hallmarking - making the sponsors mark..
I have not posted properly here before but have lurked about an awful lot! Having just registered with the assay office and, after readng too many threads on hallmarking I would like to ask a question about the sponsors mark. Can I keep it at home and stamp things before I send them in (mainly so I can stamp myself what doesn't actually need to go) or soes the punch have to be sent in with the irems every time? also I read somewhere that you shouldn't send in stuff with stones set - is that right?
Fantastic forum btw and hope to post some pics soon
I have kept my marks at home since I registered back in 1975 and always stamp my own maker's mark onto the jobs, you mark your jobs wherever you wish and the Assay office will add their assay marks to your maker's mark. The only rules are that the main hallmarks should be on the largest part of any job. I have made jobs with removable sections and each removable section needed an assay mark. What you cannot do is send a part in for assay and hallmarking, then add further sections of metals to the job that have not been assayed, if the assay office is marking a piece then they are guaranteeing it's metal quality so adding metal after hallmarking is illegal. If you are worried about sending in finished items for hallmarking, then for a small fee you can register your mark for laser marking, which is fine on finished items, you just have to accept that the assay office will need to remove a sample of metal for assay, unless you send them some obvious scrap metal from the job for testing.
Thanks for the reply - so that means I can get them to send my punch back with the work I sent in and stamp it myself in future? Sounds like a good option to me, are there any drawbacks as not everyone does this obviously?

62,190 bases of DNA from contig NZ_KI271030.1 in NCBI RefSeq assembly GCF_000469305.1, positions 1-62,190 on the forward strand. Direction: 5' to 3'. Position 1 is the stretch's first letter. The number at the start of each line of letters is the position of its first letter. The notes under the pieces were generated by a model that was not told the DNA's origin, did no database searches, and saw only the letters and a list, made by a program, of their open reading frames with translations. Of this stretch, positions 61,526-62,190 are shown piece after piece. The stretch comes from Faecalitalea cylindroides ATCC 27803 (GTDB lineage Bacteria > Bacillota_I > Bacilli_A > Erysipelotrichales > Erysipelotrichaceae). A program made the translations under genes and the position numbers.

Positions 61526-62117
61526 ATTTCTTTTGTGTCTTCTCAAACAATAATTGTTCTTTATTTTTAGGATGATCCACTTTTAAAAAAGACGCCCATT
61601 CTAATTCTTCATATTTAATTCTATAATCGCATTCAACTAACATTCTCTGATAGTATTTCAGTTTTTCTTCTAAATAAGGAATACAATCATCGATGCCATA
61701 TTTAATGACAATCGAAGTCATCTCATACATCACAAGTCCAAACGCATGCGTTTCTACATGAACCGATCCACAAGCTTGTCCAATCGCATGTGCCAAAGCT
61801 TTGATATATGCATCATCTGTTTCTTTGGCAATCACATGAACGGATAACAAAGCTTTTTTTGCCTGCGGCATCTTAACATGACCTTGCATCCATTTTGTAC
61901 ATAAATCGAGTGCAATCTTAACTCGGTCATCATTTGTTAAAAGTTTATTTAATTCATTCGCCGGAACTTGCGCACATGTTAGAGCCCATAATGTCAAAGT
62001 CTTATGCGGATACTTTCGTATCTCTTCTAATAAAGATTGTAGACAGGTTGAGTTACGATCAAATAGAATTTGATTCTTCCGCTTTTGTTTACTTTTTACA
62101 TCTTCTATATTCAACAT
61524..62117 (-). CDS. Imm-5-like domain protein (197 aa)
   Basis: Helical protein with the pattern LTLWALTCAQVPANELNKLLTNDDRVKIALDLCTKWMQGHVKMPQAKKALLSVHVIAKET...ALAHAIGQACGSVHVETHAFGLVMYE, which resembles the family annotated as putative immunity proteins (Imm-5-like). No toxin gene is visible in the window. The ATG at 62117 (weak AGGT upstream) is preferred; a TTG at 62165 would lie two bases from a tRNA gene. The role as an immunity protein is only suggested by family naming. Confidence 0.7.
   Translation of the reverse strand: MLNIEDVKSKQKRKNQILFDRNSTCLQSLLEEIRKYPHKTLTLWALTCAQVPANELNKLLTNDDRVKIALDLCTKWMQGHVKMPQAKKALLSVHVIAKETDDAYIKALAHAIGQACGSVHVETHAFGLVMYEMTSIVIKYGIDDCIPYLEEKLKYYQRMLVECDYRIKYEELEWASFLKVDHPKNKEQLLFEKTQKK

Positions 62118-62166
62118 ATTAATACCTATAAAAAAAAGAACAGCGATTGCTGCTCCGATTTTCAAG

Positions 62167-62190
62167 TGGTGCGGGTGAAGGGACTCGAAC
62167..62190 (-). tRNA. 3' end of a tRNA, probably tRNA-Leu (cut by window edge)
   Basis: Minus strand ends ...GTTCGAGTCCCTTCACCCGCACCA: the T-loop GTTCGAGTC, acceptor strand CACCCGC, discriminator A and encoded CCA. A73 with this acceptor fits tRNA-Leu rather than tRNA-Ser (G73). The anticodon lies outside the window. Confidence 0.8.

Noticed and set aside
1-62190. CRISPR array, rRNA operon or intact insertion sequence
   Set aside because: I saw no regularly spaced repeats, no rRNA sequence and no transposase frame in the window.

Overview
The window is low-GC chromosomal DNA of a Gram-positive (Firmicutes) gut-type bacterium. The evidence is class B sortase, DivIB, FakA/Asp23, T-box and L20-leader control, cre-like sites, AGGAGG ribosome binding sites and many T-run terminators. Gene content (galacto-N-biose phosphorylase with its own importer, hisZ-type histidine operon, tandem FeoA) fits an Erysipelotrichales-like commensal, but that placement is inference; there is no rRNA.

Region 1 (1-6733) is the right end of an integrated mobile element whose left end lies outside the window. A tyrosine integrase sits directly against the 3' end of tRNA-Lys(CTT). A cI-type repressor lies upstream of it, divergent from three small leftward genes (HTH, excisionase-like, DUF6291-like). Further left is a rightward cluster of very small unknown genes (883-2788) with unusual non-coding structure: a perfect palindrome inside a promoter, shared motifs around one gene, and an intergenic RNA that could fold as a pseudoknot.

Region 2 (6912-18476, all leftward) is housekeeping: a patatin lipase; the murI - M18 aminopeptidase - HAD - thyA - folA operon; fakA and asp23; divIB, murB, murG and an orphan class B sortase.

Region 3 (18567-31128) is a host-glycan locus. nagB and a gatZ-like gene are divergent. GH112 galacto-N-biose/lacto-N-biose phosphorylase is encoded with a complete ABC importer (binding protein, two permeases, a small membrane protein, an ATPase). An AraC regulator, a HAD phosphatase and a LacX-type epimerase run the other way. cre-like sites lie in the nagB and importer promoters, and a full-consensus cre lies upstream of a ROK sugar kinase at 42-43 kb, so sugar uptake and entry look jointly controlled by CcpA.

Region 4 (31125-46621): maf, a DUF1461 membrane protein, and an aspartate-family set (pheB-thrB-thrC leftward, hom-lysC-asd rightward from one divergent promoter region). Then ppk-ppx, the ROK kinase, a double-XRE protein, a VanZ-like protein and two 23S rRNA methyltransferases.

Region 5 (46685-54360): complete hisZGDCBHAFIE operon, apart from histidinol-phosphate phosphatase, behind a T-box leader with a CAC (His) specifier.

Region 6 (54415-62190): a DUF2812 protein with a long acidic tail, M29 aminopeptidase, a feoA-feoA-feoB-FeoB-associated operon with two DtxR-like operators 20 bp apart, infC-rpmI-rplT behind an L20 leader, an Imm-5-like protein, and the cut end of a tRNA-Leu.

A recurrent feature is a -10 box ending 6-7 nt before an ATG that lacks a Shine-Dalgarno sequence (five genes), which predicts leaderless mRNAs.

No drawbacks really, if you have the right tools and a chasing hammer helps, practice punching on some scrap metal and you will soon see how easy it is and also see the faults you can have, you have to hold the punch straight and square, then make your mark with one hit. Any difficulties depend what shapes you are making, just remember that the jobs need support on the opposite side to wherever you intend stamping your mark, so some steel tools are useful. Some people prefer the Assay office to do all of their marking, especially on multiple jobs when the punches can be set in one of their machines.
If I might add a little more to James' advice about laser hallmarking, which I have used in London since its inception.
The advantages as I see them are:
1. As no punch is used there are no dents or marks to clean up on the reverse.
2. You can specify the size of the hallmark to suit your piece, instead of being restricted to the size of a punch.
3. I usually mark where I want it with a red felt tip and so far I have not had them disagree.
4. For a long time they came back withthe laser mark rather black and ugly and needed re-pickling, but in recent times the have been sent back perfectly clean.
Kind regards, Dennis.
thanks both for your advice - Dennis is it expensive to set up the laser mark first off? I too am sending off to London.
I dont know, but when I did it they made a one off charge of about £40. You can contact them here http://www.thegoldsmiths.co.uk/assay-office/contact-us/
anybody know if they allow simple monograms for sponsor marks?
I don't thinks so, Kwant. You can have a stamp made up with your monogram on, but they will still insist on a sponsor's mark.
I'm trying to work out the cheapest way of getting the dribs and drabs I need doing. I think I neeed some kind of spreadsheet programme.
I thought not Medusa, thanks ;0)